Would you like charities, including mosques, temples, synagogues, churches and other houses of worship, to be able to give your donations to politicians running for office?
Would you like mosques, temples, synagogues, churches and other houses of worship (that are automatically tax-exempt and not required to disclose their financials or their donors) to solicit and use funds to support politicians running for office?
President Trump and all those who support repeal of the Johnson Amendment want both of these things.
What is the Johnson Amendment?
The Johnson Amendment added to Section 501(c)(3) of the Internal Revenue Code the prohibition on political campaign intervention, requiring that organizations described by 501(c)(3) do not:
participate in, or intervene in (including the publishing or distributing of statements), any political campaign on behalf of (or in opposition to) any candidate for public office.
Why do people want to repeal the Johnson Amendment?
Some say it’s to give back the freedom of speech to leaders of religious institutions so they are no longer inhibited from expressing their political views from the pulpit.
But it’s not surprising to find out, for politicians, it’s more about the money. Repeal of the Johnson Amendment would free up churches to give great amounts of money to influence elections. And the donors providing the funding and using the churches as conduits could remain anonymous because churches, unlike other charities, are not required to file annual information returns disclosing their donors to the IRS. It is widely believed that new funding of political campaigns from churches will disproportionately aid Republican and conservative candidates.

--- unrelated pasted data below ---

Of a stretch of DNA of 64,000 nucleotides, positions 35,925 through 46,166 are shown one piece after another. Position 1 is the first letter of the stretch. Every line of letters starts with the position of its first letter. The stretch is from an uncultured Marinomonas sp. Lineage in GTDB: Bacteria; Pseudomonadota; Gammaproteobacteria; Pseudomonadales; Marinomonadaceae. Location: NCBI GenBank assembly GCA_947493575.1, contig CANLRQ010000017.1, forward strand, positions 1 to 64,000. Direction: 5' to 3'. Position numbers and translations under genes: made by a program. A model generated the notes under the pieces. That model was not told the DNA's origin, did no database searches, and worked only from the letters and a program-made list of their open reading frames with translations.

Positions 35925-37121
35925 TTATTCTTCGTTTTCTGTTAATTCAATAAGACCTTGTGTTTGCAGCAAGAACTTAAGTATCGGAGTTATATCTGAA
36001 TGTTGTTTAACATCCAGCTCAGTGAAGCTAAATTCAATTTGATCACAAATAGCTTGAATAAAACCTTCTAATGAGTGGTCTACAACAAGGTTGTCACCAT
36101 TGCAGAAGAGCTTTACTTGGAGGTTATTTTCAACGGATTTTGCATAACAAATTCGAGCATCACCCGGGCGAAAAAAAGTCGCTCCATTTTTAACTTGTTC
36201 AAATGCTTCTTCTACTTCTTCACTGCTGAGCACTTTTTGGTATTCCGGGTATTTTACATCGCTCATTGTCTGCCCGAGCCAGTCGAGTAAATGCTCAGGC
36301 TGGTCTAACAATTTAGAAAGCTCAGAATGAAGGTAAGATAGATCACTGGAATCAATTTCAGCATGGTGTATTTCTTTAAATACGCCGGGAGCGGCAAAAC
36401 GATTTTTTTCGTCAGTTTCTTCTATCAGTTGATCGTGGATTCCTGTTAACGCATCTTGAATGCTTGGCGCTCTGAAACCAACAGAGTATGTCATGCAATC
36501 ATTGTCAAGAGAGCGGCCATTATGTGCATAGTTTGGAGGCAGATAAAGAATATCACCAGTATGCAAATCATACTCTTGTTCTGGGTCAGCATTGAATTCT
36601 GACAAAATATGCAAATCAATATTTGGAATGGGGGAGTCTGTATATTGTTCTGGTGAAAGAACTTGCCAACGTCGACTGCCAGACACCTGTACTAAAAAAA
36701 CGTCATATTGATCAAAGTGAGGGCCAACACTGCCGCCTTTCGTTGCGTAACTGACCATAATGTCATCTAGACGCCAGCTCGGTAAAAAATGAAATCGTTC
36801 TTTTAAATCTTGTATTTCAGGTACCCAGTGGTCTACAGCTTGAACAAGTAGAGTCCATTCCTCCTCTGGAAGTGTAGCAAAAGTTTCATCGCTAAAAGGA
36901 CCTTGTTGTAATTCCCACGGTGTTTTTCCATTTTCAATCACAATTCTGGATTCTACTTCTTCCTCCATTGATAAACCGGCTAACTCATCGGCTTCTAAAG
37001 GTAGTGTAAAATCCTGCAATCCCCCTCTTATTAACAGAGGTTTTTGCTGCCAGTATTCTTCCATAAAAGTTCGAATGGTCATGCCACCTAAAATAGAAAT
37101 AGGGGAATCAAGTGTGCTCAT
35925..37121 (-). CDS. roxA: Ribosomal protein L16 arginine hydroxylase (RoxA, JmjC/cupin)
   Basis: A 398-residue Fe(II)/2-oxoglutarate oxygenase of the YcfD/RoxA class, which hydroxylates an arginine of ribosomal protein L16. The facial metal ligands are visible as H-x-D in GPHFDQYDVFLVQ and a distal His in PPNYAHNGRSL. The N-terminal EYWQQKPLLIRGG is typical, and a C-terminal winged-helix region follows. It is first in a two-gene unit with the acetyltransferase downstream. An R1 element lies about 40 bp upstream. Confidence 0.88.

What are the problems that may arise from a repeal of the Johnson Amendment?
Dark money. This is money from wealthy political campaign supporters who want to remain anonymous. Presently, donations to tax-exempt 501(c)(4) social welfare organizations and 501(c)(6) business leagues (including trade associations, professional associations, and chambers of commerce) can be made without public disclosure of the donors’ identities. And such organizations may spend a substantial part of their monies on influencing public elections so long as that doesn’t represent their primary activity. Some believe this allows them to spend up to 49% of their expenditures on electioneering. According to Dark Money Watch, about $309 million dollar in dark money was spent on the 2012 elections. It is expected that the figure for the 2016 elections will be much, much higher.
If the Johnson Amendment is repealed, dark money will also flow through 501(c)(3) organizations, including, but not limited to churches. And unlike with donations to 501(c)(4) and 501(c)(6) organizations, donations to 501(c)(3) organizations provide donors with the opportunity to take a charitable tax deduction. This means the donor who takes itemized deductions will not be taxed on the income the donor uses to make the donation. Accordingly, there is a cost to the federal government for permitting such deduction. Policy experts may debate whether or not this means that the government is subsidizing the charitable contribution, but a repeal of the Johnson Amendment will mean that donors will be able to spend money on influencing elections and get a tax benefit (at cost to the federal government) by doing so.